What is a Strawberry Hemangioma?

A strawberry hemangioma is a clump of tiny blood vessels that form under the skin, causing a raised red skin growth that may be present at birth or develop during infancy. A hemangioma looks like a strawberry birthmark but is actually a benign (noncancerous) tumor.

The tumor often grows for the first year and then shrinks, usually without treatment. Approximately 10% disappear by the child’s first birthday. The remaining 90% of hemangiomas fade away by a child’s 10th birthday.

Who develops hemangiomas?

Hemangiomas are most common in children. They are not usually visible at birth. Instead, they typically show up during the first few days or months of life. They can appear on any body part but are most common on the head or face.

How common are strawberry hemangiomas?

Infantile hemangiomas are the most common vascular tumors. As many as 1 in 10 babies develop a hemangioma.

Are there different types of hemangiomas?

Yes, there are a few different types of hemangiomas:

  • Superficial hemangiomas form just underneath the top layer of the skin. Strawberry hemangiomas are a type of superficial hemangioma. Strawberry hemangiomas form when blood vessels and cells close to the skin don’t develop as they should. Instead, the vessels clump together into a noncancerous mass or tumor.
  • Cavernous hemangiomas go deeper into the skin’s bottom layer. The skin may bulge and have a blue or purple tint. A deep hemangioma can be painful and prone to bleeding.
  • Mixed hemangiomas have a strawberry look as well as a skin bulge.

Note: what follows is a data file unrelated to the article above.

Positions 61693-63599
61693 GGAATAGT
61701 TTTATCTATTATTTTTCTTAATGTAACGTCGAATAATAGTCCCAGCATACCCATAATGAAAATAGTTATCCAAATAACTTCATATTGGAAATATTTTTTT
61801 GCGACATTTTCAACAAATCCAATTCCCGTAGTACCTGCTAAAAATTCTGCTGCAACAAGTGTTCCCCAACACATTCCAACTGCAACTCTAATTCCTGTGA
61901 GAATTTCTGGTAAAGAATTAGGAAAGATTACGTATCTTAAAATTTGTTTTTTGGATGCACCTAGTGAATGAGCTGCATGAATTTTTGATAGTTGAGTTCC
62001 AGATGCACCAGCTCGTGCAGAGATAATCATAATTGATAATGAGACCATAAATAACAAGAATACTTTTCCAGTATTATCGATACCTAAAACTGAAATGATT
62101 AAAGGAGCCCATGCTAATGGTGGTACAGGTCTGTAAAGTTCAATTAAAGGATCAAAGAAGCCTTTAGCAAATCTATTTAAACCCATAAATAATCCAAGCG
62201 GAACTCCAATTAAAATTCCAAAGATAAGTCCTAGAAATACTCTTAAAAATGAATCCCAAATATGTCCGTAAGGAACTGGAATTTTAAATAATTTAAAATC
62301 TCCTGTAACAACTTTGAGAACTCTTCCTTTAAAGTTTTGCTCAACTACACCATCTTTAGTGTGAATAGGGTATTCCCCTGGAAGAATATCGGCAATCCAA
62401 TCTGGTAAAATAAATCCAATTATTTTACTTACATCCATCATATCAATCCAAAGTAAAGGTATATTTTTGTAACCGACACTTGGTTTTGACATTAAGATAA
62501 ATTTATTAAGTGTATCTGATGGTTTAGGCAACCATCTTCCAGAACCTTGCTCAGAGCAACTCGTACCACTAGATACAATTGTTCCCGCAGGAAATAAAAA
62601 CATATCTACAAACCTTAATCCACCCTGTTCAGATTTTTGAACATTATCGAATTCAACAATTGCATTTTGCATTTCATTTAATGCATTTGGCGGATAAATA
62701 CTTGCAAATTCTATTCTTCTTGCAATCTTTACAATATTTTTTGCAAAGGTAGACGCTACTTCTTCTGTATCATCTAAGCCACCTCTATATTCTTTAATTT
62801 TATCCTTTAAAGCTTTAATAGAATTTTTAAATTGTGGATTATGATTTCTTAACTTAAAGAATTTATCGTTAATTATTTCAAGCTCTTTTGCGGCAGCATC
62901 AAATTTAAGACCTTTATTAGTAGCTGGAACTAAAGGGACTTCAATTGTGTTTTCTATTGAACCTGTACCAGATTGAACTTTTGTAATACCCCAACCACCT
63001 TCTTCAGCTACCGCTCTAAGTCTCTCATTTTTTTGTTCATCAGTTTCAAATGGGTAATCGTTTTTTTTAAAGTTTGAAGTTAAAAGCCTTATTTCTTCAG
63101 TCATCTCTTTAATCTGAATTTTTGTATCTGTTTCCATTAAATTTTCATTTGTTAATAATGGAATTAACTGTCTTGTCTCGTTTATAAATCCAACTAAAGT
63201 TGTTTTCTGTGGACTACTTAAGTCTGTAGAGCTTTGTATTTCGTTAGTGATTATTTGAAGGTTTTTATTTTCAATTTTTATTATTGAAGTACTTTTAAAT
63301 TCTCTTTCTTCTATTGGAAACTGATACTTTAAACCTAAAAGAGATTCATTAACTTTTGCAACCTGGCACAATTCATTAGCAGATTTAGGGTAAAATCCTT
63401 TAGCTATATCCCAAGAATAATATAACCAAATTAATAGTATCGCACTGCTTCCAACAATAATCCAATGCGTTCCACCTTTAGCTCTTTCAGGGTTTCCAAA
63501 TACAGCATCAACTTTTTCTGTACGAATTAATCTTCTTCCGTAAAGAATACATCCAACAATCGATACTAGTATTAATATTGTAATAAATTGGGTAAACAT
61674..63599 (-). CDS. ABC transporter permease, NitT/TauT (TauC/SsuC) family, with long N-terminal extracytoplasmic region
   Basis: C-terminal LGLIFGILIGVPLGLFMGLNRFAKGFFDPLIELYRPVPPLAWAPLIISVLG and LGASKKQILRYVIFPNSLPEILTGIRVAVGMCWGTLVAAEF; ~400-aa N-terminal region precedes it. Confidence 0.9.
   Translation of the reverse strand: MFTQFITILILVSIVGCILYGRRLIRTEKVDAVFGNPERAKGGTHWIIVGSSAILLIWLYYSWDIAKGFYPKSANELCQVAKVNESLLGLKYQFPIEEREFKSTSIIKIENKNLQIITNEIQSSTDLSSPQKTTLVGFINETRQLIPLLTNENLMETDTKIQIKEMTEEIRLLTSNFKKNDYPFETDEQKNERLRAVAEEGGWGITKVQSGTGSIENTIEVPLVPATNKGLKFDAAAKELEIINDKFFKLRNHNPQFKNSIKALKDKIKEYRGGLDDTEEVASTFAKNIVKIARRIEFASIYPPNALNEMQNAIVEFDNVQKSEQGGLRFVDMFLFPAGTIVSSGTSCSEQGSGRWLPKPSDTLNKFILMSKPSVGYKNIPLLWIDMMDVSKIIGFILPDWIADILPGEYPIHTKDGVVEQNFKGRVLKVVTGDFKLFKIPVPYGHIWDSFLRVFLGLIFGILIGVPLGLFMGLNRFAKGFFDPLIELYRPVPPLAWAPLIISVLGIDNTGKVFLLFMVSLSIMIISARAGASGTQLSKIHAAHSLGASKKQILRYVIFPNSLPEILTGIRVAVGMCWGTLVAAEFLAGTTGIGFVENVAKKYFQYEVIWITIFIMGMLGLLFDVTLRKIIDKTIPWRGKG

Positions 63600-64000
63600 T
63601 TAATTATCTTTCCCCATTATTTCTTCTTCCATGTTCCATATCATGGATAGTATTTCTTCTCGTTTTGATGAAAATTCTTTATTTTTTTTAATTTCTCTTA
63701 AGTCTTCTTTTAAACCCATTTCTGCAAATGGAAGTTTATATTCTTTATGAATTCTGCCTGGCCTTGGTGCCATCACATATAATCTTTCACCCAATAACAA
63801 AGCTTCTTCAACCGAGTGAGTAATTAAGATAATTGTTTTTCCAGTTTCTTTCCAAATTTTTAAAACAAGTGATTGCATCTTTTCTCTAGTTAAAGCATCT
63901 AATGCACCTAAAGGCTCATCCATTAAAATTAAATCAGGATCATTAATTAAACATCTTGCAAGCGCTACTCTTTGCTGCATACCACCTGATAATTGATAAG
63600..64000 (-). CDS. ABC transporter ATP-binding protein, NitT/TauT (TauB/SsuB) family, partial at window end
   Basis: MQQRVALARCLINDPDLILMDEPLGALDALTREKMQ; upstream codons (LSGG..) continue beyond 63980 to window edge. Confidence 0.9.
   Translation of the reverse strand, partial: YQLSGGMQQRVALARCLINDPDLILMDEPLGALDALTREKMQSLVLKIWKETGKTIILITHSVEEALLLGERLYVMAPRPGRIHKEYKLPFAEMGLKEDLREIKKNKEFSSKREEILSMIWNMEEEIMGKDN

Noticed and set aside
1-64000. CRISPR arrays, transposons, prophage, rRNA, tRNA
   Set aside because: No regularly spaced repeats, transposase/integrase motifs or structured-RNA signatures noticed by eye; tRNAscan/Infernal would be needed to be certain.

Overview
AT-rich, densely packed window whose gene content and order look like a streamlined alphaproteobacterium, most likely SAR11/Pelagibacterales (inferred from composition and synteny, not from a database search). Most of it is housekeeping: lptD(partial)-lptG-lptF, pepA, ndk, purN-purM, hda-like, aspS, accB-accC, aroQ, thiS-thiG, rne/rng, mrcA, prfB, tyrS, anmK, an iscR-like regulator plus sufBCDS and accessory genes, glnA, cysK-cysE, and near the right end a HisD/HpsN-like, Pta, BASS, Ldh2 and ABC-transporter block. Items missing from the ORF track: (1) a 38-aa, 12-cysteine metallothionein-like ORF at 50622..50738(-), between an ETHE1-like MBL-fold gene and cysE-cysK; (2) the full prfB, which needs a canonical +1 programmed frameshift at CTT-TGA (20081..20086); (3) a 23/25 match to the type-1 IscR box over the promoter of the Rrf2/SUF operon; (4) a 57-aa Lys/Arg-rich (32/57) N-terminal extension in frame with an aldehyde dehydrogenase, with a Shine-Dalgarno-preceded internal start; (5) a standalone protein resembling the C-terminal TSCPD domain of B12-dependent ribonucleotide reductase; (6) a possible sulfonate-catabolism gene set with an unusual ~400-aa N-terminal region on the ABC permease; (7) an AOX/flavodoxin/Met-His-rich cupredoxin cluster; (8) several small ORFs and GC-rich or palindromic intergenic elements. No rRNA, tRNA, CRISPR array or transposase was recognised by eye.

Can adults get strawberry hemangiomas?

Hemangiomas can form during adulthood. In adults, this benign growth of blood vessels is a cherry angioma. The round, cherry-red spots may be smooth or raised. They typically appear on a person’s trunk after age 30. Around 3 in 4 people over age 75 have them. Because they’re so common with aging, they’re also called senile angiomas.

What are the risk factors for strawberry hemangiomas?

Any child can have a strawberry hemangioma, but these factors may increase the risk:

  • Female sex. Hemangiomas are two to three times more common among females than males.
  • Low birth weight (less than 5½ pounds).
  • Multiple births (twins, triplets or more).
  • Premature birth (before the 37th week of pregnancy).
  • White race.

How are strawberry hemangiomas treated?

Many children with strawberry hemangiomas don’t need treatment. If the hemangiomas pose any level of health risk, some treatment options may include:

  • Beta-blockers
  • Laser treatments
  • Surgical removal

If you or your child has a hemangioma and would like a second opinion, the board-certified dermatologists at Forefront Dermatology are here to help. Find a location near you today.